Dr. Sealy Hambright graduated from UT Health San Antonio in 2017 from the Biology of Aging track. He currently works as a Scientist at the Center for Regenerative Sports Medicine at the Steadman Clinic, part of the Steadman Philippon Research Institute.

When did you first become interested in science?

Certainly in high school. Like most students, my attentions were often drawn away from the classroom, but I always found myself engaged in my science courses, especially biology.

Why did you pick The University of Texas Health Science Center at San Antonio and your program?

By far it was the vibrant research ecosystem and opportunities. After receiving my Master’s degree in microbiology at a smaller university, I wanted to do research that was more impactful to human health with more translational training. Further, The University of Texas Health Science Center at San Antonio was home to the Barshop Institute for Longevity and Aging Studies, a world renowned and heavily funded aging research center that would allow me to pursue my research interests in a state of the art environment.

Tell me more about your career path.

It was certainly not a straight path! I was interested in science but coming out of undergrad I still did not know if I wanted to pursue professional school or graduate school. I chose to get an M.S. in microbiology which made me realize a career dedicated research was the most fitting which led me to pursue a Ph.D. at UT Health San Antonio. While at UT Health San Antonio, I was interested in the downstream applications of aging research and how to increase the pace of treatments to patients. To this end, I helped develop a student led Commercialization Catalyst (ComCat) team working in the UT Health San Antonio Office of Technology Commercialization. From there, I did a postdoc in the Huard lab where I was able to apply the skills I learned as a predoc, which allowed me to quickly transition to my current position at the Steadman Philippon Research Institute.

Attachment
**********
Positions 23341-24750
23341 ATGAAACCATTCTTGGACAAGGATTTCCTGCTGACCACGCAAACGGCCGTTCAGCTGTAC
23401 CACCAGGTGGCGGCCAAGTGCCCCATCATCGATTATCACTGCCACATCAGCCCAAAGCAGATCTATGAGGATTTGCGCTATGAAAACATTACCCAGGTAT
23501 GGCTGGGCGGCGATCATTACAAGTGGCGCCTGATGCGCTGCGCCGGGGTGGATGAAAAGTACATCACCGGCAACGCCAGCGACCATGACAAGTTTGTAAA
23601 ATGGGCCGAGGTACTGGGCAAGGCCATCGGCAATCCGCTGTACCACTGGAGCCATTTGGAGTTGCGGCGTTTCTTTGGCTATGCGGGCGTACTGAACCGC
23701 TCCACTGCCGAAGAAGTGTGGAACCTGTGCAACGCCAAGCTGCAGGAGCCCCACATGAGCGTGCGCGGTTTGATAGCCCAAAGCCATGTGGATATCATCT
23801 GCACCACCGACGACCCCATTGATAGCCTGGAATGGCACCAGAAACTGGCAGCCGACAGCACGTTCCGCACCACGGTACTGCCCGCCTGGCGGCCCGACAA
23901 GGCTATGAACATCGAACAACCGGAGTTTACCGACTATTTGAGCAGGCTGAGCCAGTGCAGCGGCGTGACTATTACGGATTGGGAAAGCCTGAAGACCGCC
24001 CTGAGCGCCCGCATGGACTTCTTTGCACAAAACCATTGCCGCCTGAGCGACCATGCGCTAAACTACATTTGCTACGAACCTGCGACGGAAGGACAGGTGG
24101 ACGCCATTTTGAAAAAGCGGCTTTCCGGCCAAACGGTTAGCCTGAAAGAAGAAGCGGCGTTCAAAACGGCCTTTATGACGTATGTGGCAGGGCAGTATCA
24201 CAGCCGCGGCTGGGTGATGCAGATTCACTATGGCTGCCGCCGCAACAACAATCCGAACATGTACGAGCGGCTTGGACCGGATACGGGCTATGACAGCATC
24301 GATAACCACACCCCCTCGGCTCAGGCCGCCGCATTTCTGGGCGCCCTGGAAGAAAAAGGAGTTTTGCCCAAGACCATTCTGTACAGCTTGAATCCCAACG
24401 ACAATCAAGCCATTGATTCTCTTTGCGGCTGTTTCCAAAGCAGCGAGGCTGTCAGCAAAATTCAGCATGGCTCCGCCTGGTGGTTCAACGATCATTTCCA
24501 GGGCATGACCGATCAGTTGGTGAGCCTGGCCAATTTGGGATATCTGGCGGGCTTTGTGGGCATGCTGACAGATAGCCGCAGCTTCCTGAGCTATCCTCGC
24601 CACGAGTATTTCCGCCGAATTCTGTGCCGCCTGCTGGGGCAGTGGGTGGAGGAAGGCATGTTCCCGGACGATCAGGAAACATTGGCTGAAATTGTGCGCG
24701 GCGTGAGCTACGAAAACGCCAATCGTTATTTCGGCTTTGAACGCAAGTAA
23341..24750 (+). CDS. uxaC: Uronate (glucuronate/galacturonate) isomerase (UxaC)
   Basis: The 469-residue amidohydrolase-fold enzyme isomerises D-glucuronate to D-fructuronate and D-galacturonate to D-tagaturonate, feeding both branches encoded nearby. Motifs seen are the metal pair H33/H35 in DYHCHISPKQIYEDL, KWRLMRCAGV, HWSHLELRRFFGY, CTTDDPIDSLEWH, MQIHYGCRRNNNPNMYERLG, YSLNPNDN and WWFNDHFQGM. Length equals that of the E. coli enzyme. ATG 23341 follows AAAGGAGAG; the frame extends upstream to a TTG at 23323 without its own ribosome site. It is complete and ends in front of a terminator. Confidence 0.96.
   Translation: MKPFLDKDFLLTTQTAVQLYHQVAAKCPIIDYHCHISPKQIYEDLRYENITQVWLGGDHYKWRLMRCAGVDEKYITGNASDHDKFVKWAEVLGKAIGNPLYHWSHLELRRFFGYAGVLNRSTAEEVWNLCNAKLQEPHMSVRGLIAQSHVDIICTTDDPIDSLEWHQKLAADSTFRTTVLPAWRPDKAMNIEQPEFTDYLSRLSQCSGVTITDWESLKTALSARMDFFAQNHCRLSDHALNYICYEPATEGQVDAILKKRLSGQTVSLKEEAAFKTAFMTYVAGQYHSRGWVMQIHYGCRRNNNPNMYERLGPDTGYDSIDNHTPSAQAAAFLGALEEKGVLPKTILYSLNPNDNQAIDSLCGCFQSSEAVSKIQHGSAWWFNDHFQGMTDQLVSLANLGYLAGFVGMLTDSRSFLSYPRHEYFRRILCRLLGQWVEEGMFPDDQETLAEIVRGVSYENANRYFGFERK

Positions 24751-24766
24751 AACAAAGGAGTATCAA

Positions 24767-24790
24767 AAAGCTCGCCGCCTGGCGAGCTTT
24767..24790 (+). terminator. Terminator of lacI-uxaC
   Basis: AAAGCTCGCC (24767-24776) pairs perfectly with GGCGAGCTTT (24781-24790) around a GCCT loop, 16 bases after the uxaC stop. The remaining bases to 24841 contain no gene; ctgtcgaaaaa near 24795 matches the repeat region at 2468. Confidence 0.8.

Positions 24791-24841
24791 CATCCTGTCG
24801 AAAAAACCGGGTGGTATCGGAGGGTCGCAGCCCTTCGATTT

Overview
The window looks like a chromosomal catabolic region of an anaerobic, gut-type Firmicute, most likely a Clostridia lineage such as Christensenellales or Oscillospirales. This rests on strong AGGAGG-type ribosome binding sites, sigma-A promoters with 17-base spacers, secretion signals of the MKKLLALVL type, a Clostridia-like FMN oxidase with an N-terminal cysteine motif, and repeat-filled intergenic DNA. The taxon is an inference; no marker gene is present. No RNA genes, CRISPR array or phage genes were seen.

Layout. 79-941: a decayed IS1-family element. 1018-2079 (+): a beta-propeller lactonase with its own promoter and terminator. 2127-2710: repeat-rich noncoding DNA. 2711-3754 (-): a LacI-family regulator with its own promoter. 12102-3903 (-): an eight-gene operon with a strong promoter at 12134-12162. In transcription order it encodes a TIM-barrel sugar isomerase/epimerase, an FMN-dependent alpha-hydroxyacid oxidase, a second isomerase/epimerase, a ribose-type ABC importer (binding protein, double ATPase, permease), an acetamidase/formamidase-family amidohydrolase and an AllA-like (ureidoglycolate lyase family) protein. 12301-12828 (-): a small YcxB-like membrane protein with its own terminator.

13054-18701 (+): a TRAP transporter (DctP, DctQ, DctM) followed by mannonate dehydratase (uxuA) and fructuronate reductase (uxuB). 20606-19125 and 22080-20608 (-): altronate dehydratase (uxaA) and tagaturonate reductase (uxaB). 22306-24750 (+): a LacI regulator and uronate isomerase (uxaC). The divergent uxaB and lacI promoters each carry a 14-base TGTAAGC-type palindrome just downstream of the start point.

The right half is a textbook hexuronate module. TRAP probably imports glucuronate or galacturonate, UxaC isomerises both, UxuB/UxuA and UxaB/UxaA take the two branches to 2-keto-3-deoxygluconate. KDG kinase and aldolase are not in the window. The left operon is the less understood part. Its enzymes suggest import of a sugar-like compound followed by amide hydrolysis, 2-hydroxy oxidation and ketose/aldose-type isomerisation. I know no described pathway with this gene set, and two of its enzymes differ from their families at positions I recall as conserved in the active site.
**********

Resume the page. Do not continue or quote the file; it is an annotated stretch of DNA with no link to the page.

Tell me about your current career, what do you do?

As part of Dr. Johnny Huard’s team at Steadman Philippon Research Institute, we are developing strategies that target fundamental properties of aging including senescent cell accumulation, telomere erosion, and inflammation to improve ortho-regenerative medicine therapies. We investigate interventions that encompass four primary pillars: exercise, diet, stem cell-based therapies, and anti-aging compounds. Our overarching goal is to provide a combinatorial treatment approach targeting these pillars to improve healthy aging and restore active living.

What is a day like in your job?

I wear several hats. I coordinate projects in our basic science lab, the Steadman Philippon Research Institute and help design and initiate clinical studies targeting age-related diseases such as osteoarthritis and osteoporosis. My team is currently working to translate and commercialize novel treatment strategies at SPRI through our on-site biologics company, ProofPoint Biologics, in order to improve our standard of care in our affiliate clinic, The Steadman Clinic. I oversee our aging-related pre-clinical findings to the clinic by negotiating the regulatory and scientific challenges that exist between.

How did the education you get at The University of Texas Health Science Center at San Antonio prepare you?